The Age-Old Question

Written by Shaun Brady: Shaun-B-2

“What do you want to be when you grow up?” This is one of the cliché questions almost every parent or grown up asks a child, only to get a kick out of what their kid is going to say. Well, I can assure you that no one under the age of 13 has ever answered that with “actuary”. Why can I assume this? Well it’s obvious, because even most adults don’t even know what an actuary is!

When I started college I was an economics major only. I had extensive knowledge of mathematics in high school, but I found myself taking he easy route in college. Then after taking a few extra math classes a kid sitting next to me in a probability class asked what classes I have taken and I told him math this math that, and math blah blah blah. Well at the end of the conversation, he told me I had already taken half the classes needed to graduate with an actuarial degree and I didn’t even know it.

I was excited and I didn’t even know what an actuarial degree meant! So the first thing I did was google it and I learned what an actuary does. The next thing I did was look up the salary range. YIKES! I grew up in a low-income family and to see this type of salary being possible from just passing mathematics exams was enough to get me motivated. It may seem like a terrible reason to choose a profession, but everyone has their own values and life is what you make of it. Personally, I had worked many jobs, even paid to do hobbies I like, and I still could not seem to find the happiness of people who say “I love my job”. So why not give it a try? I mean lets be honest, even most college graduates don’t even know what they want to be after spending all those years in school learning a specific topic.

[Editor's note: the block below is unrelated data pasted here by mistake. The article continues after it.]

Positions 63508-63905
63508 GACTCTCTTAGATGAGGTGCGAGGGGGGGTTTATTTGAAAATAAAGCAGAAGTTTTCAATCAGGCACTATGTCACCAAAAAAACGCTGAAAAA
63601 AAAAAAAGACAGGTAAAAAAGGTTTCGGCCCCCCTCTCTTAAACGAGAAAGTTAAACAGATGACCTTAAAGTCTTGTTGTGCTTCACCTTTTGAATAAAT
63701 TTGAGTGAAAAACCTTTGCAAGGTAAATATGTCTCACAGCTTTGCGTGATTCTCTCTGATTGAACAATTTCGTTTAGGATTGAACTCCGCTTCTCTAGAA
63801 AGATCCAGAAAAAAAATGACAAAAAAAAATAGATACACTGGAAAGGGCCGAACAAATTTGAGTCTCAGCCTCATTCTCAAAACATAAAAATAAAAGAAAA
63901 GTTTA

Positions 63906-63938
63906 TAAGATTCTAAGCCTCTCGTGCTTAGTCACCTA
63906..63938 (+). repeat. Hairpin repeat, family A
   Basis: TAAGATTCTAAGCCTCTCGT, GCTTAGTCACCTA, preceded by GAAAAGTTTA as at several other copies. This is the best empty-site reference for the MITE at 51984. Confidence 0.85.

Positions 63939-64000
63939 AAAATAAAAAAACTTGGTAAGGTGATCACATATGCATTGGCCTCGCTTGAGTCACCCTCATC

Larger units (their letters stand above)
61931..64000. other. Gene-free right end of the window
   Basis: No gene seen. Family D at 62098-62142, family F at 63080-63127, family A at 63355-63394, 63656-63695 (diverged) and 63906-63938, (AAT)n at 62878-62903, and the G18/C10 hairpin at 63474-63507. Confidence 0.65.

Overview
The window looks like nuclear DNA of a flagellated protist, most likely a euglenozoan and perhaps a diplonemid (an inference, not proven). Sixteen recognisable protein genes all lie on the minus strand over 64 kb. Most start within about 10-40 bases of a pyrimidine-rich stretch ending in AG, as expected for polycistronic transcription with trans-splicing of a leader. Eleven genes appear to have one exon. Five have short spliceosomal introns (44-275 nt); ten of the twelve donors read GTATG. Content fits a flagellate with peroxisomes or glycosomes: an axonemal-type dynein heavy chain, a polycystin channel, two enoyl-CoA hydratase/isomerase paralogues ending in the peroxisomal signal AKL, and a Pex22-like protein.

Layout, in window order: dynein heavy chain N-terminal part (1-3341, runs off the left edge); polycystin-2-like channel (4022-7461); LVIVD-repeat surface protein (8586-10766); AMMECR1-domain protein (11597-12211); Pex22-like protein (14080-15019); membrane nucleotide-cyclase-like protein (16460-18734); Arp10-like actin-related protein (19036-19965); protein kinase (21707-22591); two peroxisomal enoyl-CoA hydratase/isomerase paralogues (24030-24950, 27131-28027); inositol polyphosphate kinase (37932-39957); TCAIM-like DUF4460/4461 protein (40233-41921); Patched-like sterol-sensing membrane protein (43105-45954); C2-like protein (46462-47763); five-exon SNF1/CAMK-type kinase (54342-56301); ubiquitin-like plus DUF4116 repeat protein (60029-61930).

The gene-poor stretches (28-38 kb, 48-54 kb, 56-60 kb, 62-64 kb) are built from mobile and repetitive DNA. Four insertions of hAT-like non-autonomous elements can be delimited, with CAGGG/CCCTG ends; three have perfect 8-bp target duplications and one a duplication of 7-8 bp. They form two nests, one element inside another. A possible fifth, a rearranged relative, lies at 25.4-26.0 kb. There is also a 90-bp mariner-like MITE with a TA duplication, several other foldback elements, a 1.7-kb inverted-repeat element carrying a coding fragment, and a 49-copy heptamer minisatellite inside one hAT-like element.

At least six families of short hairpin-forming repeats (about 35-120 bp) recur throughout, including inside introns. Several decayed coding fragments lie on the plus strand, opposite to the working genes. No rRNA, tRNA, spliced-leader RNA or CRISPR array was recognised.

After 3 exams I obtained my first actuarial position. This was the perfect opportunity for me to see if this is something I would actually like. After about 6 months I knew for a fact that becoming an actuary is something I wanted to do. I received a lot of respect from people who knew what my career path was, and I also received a lot of respect from my employers. I was compensated for the exams I took and given time to study for future exams.

This field requires intelligence and problem solving capabilities that most careers don’t require. In my mind to truly be happy with your job, you need to be challenged and when challenged, rewarded for your hard work. From that, I can safely answer the question my parents use to ask me oh-so-long ago with “I want to be an actuary!